By Dave Herrera
By Jesse Livingston
By Cory Casciato
By Jon Solomon
By Jesse Livingston
By Alejandra Loera
By Stephanie March
By Tom Murphy
That many of the bands that chose to ape the Beach Boys rather than Dale were incapable of infusing their work with equivalent depth partially explains why singles such as "My Little Surfin' Woodie," by the Sunsets--on disc three, Ebb Tide (1963-1967)--date so badly. Cowabunga! compilers Blair and James Austin apparently agree with this assessment; although they include a handful of disposable novelties such as Annette Funicello's "Beach Party" and the Fantastic Baggys' "Tell 'Em I'm Surfin'" for historical purposes, they rightly focus on more substantial instrumental efforts. Acts like the Pyramids ("Penetration"), the Ready Men ("Disintegration"), the Rondels ("On the Run") and Boulder's own Astronauts ("Baja") may be remembered by only a few trivialists, but their sound is as immediate today as it was nearly two generations ago.
Proof of this contention can be found on disc four, New Waves (1977-1995). Eschewing the hit mentality that inspires the producers of many boxed sets, Blair and Austin use Cowabunga!'s final CD to spotlight those combos that have attempted to keep surf music alive. Some, like Jon & the Nightriders ("Storm Dancer"), the Surf Raiders ("Wave Walk'n") and the Cruncher ("The Rebel") do little more than mimic Dale and other role models, while the Malibooz ("Goin' to Malibu") and the Surf Punks ("My Beach") adopt surf techniques mainly because of the easy laughs and goof value they offer. But a majority of the New Waves songs from the Nineties are as notable for their inspiration as they are for their imitations. "Polaris," by the Insect Surfers, is both eerie and celebratory; Teisco Del Rey's "Pier Pressure" is simple, straightforward and beguiling; "A Night in Tunisia," by Laika & the Cosmonauts, calls to mind the late, lamented Raybeats (unfortunately not represented here); "Reverb 1000," from Man or Astro-Man?, is gloriously noisy; and a live version of "Honeybomb," by the Mermen, is an incendiary slab of guitar skronk. As for Dick Dale's "Esperanza," from his 1993 comeback album Tribal Thunder, it's hardly the wildest of his recent compositions. Still, the track is an appropriate way to conclude what is in many ways a encyclopedic look at Dale's influence.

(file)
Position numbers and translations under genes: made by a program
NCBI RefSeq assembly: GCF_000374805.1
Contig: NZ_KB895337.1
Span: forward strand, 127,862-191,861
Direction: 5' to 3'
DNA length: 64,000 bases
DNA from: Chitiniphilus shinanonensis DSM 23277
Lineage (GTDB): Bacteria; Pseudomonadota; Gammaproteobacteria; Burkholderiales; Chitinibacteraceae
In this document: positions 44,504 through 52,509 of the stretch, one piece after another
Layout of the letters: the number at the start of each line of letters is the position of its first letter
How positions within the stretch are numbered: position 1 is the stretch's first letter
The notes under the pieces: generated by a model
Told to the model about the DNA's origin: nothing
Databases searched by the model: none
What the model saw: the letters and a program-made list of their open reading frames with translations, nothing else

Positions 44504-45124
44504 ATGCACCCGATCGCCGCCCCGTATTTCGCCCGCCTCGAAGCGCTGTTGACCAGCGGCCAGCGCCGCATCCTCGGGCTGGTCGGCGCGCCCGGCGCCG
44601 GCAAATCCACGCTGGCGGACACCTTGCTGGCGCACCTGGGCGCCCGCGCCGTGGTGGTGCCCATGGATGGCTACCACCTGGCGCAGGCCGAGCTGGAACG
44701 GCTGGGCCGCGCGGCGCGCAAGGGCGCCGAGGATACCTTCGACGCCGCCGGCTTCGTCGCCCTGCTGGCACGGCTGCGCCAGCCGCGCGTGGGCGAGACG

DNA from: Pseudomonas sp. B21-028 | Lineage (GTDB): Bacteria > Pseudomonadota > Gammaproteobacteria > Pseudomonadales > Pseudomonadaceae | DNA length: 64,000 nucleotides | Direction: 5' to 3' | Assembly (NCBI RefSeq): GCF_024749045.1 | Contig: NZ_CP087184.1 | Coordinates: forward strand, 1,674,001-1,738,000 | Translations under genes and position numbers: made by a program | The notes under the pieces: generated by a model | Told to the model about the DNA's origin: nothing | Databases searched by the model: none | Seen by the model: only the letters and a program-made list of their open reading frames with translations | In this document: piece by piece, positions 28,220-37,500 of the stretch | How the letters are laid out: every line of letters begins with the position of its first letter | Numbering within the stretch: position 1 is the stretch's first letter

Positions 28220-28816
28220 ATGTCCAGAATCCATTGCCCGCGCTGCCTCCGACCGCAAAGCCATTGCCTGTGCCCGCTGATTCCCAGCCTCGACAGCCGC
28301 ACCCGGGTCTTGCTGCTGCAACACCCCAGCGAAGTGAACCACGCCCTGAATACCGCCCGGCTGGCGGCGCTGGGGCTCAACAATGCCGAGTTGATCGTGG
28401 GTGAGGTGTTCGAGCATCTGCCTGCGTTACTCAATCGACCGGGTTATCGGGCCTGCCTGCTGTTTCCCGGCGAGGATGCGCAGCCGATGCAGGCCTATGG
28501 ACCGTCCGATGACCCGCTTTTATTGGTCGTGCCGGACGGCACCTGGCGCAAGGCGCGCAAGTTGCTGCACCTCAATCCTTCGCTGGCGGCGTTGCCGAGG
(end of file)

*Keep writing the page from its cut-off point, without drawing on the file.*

"I do not play to musicians," Dale declared during his Westword interview. "I play to people. I've never taken a lesson in my life, and I can play every instrument there is. I just play by ear, but I can fool everybody into thinking that I went to some conservatory of music. I create a non-chemical river of sound, and I never know what I'm playing next. I never know how I'm going to play it, either. I just start and take what I feel from the audience, and it comes. There's no bullshit." That's some mighty big talk, and most performers couldn't back it up. But as Dale and his legion of acolytes show throughout Cowabunga!, he's not exaggerating. He may market himself as a surfer, but he's actually the Prince of Darkness.
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